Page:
Study Tracks Path of Indian Ocean Tsunami
JENNIFER LUDDEN, host:
Six months ago, a giant earthquake and tsunami hit the Indian Ocean. The disaster ranks as one of modern history's most lethal, killing as many as 300,000 people. Survivors described what happened when the waves hit the shore and photos and homemade videos captured moments of terror. Now scientists have had time to take careful measure of just how big and powerful those waves were. NPR's Christopher Joyce reports on some of their findings.
CHRISTOPHER JOYCE reporting:
Jose Borrero spent his own money to fly to Sumatra after he heard about the tsunami. He arrived in the hardest hit city, Banda Aceh, amid chaos and despair. As a tsunami expert, he came to measure this freakish act of nature before its marks disappeared. Banda Aceh was built on a coastal plain and was largely gone. To find out how high up the water reached, Borrero looked for water marks or rack lines of debris on cliffs or mountainsides along Sumatra's west coast. It was like looking for a giant bathtub ring.
Mr. JOSE BORRERO (University of Southern California): The water came rushing up the side and actually stripped away all of the trees, all of the topsoil, all the vegetation and was down to almost bare rock up to an elevation of, you know, 20, 25 meters. Then if you would climb a little bit above that into the green of the jungle that survived, you would find some of the debris that was pushed up even higher.
JOYCE: At places along the west coast, the water reached 31 meters, about a hundred feet high, or the height of about a 10-story building. Borrero also confirmed that the ocean penetrated far inland. He could tell exactly how far by comparing his own on-the-scenes observations with satellite images.
Mr. BORRERO: When 10 to 15 meters of sea level rise happens, it just goes as far inland as it wants to, basically to the base of the mountains which in some places was, you know, four or five kilometers.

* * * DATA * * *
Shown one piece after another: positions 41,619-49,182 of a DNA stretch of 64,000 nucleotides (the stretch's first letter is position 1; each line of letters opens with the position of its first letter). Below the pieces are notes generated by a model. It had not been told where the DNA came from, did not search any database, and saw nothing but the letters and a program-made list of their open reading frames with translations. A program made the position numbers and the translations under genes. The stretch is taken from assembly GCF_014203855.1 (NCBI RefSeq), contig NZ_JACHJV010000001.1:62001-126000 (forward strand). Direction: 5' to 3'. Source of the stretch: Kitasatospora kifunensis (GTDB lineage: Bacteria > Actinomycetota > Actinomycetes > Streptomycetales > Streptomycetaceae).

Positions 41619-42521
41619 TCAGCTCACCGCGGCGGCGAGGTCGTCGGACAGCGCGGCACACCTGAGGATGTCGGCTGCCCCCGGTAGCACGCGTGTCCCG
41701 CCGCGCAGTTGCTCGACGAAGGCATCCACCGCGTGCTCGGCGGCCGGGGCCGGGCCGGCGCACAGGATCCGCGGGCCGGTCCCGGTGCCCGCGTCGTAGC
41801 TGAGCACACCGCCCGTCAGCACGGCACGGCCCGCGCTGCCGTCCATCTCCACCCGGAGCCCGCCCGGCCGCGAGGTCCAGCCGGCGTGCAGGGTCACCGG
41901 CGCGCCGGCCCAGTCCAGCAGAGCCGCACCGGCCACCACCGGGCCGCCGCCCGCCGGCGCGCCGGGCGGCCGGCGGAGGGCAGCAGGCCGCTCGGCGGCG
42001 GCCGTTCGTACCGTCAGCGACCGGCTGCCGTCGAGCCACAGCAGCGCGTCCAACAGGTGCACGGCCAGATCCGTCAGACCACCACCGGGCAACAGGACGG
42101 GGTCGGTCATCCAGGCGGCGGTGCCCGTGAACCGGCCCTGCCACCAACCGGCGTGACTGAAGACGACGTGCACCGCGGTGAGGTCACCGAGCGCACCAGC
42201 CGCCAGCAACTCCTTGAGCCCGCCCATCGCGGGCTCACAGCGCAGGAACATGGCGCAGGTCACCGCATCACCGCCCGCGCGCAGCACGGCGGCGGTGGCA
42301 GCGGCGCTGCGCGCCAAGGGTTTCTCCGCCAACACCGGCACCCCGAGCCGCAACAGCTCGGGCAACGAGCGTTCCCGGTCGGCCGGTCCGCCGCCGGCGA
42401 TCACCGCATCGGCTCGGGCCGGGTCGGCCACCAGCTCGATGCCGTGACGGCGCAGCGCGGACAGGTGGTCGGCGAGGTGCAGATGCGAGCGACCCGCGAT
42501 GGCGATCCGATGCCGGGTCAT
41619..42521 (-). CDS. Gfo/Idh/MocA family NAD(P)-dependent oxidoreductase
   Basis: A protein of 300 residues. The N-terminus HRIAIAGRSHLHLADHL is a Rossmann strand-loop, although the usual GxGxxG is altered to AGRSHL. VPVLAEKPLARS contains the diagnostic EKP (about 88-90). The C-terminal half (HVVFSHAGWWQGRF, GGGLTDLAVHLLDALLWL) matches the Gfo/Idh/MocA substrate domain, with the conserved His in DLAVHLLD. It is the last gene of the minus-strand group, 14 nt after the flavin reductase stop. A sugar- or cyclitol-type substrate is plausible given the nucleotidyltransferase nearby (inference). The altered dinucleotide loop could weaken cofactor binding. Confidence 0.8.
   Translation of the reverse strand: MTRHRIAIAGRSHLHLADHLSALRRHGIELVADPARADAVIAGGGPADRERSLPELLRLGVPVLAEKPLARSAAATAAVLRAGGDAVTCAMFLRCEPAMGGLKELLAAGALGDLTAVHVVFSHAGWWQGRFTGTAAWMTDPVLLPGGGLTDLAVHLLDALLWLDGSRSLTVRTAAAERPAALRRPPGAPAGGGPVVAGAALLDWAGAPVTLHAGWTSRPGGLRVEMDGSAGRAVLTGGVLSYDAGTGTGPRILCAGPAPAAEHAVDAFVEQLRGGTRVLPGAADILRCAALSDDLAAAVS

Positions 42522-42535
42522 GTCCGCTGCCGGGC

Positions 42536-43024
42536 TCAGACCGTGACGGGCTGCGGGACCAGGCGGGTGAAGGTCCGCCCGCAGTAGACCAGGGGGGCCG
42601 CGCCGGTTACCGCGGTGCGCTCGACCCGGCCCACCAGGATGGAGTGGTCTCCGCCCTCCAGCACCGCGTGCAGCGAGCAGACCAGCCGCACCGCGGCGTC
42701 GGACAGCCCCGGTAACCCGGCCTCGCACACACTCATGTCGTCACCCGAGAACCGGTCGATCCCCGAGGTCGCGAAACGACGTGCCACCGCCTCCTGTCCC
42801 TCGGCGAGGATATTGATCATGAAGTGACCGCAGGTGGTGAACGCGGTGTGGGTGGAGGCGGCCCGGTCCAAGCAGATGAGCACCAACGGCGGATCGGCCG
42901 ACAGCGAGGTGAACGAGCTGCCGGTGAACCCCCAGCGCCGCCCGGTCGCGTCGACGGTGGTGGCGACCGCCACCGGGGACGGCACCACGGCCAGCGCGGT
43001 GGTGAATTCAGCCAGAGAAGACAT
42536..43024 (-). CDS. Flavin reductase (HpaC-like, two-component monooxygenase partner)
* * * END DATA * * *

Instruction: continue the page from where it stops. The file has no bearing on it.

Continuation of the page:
JOYCE: Something else the tsunami did was turn a corner. The waves originated in the open ocean to the west of Sumatra. Banda Aceh is protected from the sea by a peninsula of land. When the waves hit, they changed direction. They bent around the peninsula and charged straight down into the city. But that wasn't all. The city was actually pinned between two wave fronts.
Mr. BORRERO: Some witnesses said that the water came from both directions, meaning from the west and also from the north, and at first, I was, like, `That's impossible,' until I kept driving--this was on my way out to go look at the west coast for the first time and then I realized that this tsunami damage didn't stop and then it just got worse until I got to the beach on the other side of Sumatra.
JOYCE: What happened was the western wave front traveled more than a mile over land and smashed into the waves coming down from the north with Banda Aceh caught in the middle. Borrero, who does research at the University of Southern California, described his findings in this week's issue of the journal Science.
Another team writing in the journal reports on the tsunami's direct hit on Sri Lanka, an island off the southern tip of India. Philip Liu of Cornell University says witnesses agreed there were three waves, the second was the highest. Using the same measurement techniques that Borrero used in Sumatra, Liu says that wave reached 30 feet high in some places. Shorelines where barrier sand dunes or coral reefs had been removed were often hit the hardest. Although the tsunami came from the southeast, Liu heard puzzling stories about big waves hitting the west coast of Sri Lanka several hours later. He says the explanation lies with the Maldive Islands, hundreds of miles to the west of Sri Lanka.
Mr. PHILIP LIU (Cornell University): Part of this wave reflected back from Maldive. Maldive serves like a vertical barrier of these islands.
JOYCE: Liu and Borrero say their measurements and those of other scientists will help refine computer models of tsunamis. They say satellite observations cannot only direct rescuers where they'll be needed the most, but also indicate where people shouldn't build in the future, and their computer models will help scientists predict how big waves will behave. Christopher Joyce, NPR News.
LUDDEN: An uncertain future for General Motors workers and an untimely ad campaign for consumers. That's coming up on ALL THINGS CONSIDERED from NPR News.
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